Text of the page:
The Prime Minister has been urged to crack down on county lines drugs gangs in Kent. During Prime Minister's Questions this afternoon, I raised "the rise of county lines operations" – where London dealers target youngsters in regional towns to run drug operations.
I asked Theresa May whether she shared my concern that drug-related deaths in Kent have doubled over the last three years, also pointing out that there are now 48 county lines in operation in Kent. I asked whether the Prime Minister agreed that "it's important for the Home Office to put more priority on making sure we win the war on drugs?"
Mrs May said Charlie had "raised a very important issue." She said the Government recognised that county lines "has been a growing problem and the Home Office is taking action".
My question to the Prime Minister comes after the Home Office axed funding for a project which has dramatically reduced child gang activity in Kent. The St Giles Trust charity has been training people with previous experience in gangs to become specialist caseworkers, who are then assigned to troubled youngsters involved in county lines across Kent.
According to a new report, the number of children reported missing due to suspected gang activity dropped by 40% in Dover and 65% in Margate in the months after the project launched in September last year. Kent Police calculated more than a quarter of a million pounds had been saved in resources, compared to £80,000 spent on the caseworkers.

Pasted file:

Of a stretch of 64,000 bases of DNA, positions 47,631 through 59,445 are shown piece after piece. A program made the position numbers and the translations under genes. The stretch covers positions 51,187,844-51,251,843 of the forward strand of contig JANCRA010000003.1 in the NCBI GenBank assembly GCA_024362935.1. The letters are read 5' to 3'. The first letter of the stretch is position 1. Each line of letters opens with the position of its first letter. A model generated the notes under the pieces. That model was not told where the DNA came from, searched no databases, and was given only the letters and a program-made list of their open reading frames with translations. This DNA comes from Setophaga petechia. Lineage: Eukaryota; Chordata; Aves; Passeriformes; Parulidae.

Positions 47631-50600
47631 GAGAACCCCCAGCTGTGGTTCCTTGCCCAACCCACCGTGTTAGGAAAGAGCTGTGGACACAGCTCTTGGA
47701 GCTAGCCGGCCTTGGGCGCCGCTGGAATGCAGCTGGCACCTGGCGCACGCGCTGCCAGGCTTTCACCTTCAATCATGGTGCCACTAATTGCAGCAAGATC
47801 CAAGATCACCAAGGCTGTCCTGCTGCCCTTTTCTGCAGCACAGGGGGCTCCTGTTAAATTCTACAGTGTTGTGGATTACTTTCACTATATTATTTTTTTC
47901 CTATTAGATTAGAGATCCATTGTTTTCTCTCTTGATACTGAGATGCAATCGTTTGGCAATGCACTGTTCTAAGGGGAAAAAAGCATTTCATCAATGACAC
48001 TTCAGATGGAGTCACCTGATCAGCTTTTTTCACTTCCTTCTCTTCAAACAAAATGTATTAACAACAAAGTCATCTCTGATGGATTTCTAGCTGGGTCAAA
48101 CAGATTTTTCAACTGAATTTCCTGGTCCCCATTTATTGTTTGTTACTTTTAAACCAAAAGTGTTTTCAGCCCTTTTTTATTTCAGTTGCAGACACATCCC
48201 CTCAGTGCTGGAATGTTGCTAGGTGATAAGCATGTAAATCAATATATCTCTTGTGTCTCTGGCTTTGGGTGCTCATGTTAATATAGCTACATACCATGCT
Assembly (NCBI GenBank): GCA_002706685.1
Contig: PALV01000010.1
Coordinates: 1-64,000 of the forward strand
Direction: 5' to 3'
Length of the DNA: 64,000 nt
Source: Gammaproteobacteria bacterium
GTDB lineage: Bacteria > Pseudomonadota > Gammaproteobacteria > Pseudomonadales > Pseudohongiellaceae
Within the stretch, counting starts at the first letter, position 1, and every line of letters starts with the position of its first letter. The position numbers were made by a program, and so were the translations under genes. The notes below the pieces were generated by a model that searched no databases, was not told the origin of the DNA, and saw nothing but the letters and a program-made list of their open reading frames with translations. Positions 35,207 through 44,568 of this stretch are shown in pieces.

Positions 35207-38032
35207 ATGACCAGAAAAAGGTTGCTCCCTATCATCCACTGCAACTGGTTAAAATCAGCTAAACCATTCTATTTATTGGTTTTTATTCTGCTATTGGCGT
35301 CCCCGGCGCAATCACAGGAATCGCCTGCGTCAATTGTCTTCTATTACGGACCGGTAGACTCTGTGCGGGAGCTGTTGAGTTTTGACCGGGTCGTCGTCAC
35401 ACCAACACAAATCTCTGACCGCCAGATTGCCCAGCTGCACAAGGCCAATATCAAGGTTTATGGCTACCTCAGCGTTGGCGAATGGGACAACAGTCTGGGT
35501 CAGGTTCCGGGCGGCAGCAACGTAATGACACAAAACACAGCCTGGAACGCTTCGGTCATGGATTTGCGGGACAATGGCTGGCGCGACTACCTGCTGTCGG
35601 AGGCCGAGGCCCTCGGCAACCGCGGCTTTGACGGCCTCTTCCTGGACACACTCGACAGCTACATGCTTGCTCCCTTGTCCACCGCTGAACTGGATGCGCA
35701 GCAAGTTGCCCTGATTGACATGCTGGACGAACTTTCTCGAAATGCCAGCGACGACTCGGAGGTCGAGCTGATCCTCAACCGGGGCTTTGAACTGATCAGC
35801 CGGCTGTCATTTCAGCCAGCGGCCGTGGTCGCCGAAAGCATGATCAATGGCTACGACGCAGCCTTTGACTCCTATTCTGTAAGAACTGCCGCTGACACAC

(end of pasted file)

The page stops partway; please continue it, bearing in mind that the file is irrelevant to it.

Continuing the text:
After the huge success of the scheme, I wrote to Home Office asking for funding to be extended. Yet Minister Victoria Atkins said the St Giles Trust should explore other options. I asked Kent Police and Crime Commissioner Matthew Scott to step in – and he agreed to provide cash to keep the work going until April 2019.
But I want the Home Office to recognise how vital this project is and commit to long-term funding. Last week I ministers for "not taking county lines seriously enough" and for "proposing reviews rather than action". I have also been supporting Families United, a group of Dover parents whose children have been caught up in county lines. They are fighting to raise awareness of the issue and have been working closely with the St Giles Trust.
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